Generally, the paying in-patients pay for their own care. Half of the respondents (51%) directly bore the cost of the purchase of eye care. Interestingly, although sons of the in-patients have no role as initiator nor of influencer, and though they play only a minor role as decider, they pay for eye care in 29 percent of the cases.
Developing decision-making unit
The study helps us to understand the target group and assists us in developing the roles of initiator, influencer, decider and buyer. Using satisfied patients as aphakic motivators, strengthening public relations, and conducting comprehensive screening eye camps will develop initiators. Building strong relationships with both patients and referral doctors will help to develop influences. Creating awareness and educating patients as well as their relatives through health education, social marketing and personal patient counselling will promote deciders and buyers.
Health care organisations must understand the complexity of the decision-making units involved in purchasing a service. Health is particularly prone to having many people involved in the decision-making, including relatives, village leaders, teachers, government employees, family physicians or local general practitioners. In most cases the choices lie not with the consumers but with the physicians. The public has difficulty in understanding the quality of medical care. The majority of the Indian population suffers from a serious dilemma - where to seek specialised care and emergency care; whom to approach; where to obtain affordable services. Pharmaceutical manufacturers promote prescription drugs to physicians because the consumer cannot purchase the drugs without a physician's prescription. Thus, even though the consumer is the user, the physician is the decider.There is a greater responsibility within health care providers to create awareness among both consumers and physicians about the uniqueness of services offered, free care provided, free camps organised, latest technology adopted, and timely referral. Unless we make our people aware of the facilities available voluntary health care organisations will not be fully utilised. We can increase awareness by organising forums, developing reports in newspapers, continuing education through newsletters for general practitioners, conducting meetings for doctors, participating in local exhibitions and festivals, and inviting the public to hospital functions. In doing so, we will also educate, update the knowledge of, and improve the relationship with the consumers and physicians.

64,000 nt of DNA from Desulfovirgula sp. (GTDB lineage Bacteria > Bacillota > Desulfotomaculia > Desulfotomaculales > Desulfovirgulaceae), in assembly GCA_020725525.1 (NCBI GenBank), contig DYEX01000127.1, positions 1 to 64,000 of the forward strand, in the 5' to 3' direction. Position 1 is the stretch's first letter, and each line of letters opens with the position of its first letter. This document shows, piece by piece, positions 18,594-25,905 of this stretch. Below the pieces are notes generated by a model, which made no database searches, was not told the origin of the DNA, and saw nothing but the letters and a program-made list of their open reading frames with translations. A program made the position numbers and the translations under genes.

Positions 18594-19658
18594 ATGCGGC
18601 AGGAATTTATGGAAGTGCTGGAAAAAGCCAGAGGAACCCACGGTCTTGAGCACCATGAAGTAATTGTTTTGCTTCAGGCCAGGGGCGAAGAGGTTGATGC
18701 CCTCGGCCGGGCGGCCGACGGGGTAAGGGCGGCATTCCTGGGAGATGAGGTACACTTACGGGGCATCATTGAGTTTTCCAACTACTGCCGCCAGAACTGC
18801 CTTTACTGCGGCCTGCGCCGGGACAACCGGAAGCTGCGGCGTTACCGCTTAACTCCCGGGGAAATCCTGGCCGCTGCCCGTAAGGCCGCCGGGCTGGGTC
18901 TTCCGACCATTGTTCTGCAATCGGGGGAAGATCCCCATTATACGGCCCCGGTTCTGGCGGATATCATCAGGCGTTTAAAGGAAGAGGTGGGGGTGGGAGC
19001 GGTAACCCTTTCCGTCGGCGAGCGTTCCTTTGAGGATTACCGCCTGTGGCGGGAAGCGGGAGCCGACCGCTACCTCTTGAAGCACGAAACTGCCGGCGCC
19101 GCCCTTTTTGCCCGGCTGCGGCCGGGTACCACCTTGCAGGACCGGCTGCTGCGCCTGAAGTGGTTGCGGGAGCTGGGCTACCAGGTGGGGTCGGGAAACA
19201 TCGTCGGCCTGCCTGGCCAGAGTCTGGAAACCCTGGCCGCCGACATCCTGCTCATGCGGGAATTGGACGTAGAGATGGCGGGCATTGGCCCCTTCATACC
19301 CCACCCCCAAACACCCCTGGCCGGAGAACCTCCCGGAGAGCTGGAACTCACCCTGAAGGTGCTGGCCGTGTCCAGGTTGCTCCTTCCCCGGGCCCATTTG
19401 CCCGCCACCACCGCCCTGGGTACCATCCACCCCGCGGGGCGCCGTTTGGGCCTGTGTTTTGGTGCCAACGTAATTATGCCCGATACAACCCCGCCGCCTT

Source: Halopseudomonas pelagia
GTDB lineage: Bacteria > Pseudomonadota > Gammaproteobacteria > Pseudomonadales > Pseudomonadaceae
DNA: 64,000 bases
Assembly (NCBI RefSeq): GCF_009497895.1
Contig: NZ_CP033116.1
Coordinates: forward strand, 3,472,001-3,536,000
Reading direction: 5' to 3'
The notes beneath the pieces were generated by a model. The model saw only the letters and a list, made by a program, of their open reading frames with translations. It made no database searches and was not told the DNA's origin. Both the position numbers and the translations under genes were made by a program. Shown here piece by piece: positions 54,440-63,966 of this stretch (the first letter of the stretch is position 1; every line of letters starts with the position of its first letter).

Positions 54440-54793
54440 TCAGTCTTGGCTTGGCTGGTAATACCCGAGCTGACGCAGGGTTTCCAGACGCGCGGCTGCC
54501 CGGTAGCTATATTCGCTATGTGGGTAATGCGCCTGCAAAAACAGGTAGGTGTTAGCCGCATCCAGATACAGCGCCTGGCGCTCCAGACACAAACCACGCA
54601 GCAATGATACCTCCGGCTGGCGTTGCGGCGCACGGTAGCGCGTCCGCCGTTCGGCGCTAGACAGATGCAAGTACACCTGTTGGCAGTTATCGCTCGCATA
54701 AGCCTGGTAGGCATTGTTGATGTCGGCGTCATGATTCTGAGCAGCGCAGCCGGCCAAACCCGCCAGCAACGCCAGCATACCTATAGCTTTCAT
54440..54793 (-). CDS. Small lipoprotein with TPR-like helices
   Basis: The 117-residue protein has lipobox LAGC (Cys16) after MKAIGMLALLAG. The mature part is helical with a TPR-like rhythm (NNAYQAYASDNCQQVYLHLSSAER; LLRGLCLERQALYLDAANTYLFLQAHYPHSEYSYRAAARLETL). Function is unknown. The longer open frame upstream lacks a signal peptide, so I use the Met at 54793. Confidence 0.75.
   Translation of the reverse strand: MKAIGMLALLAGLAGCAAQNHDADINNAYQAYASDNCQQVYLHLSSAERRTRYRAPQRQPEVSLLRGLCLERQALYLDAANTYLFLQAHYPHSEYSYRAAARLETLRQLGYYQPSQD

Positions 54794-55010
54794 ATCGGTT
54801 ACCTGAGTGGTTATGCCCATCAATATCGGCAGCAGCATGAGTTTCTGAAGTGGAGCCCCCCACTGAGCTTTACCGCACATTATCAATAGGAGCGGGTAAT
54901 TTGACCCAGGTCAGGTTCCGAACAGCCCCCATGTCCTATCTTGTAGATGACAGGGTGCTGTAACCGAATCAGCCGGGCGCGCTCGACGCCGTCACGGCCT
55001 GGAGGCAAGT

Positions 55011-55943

- Philip Kotler and Robert N Clarke, Marketing for
Health Care Organization (Prentice Hall Inc., New Jersey, 1987) p. 278
- Kevin Lumsdon, "Baby Boomers Grow Up", Cover Story,
Hospital and Health Networks (American Hospital Association, Sharon Hill, Sep
20, 1993) pp. 24 - 34
- Philip Kotler and Robert N Clarke, Marketing for
Health Care Organization (Op. cit.) p. 258
- Ibid., p. 258
- Ibid., p. 276
- Ibid., pp. 276 - 278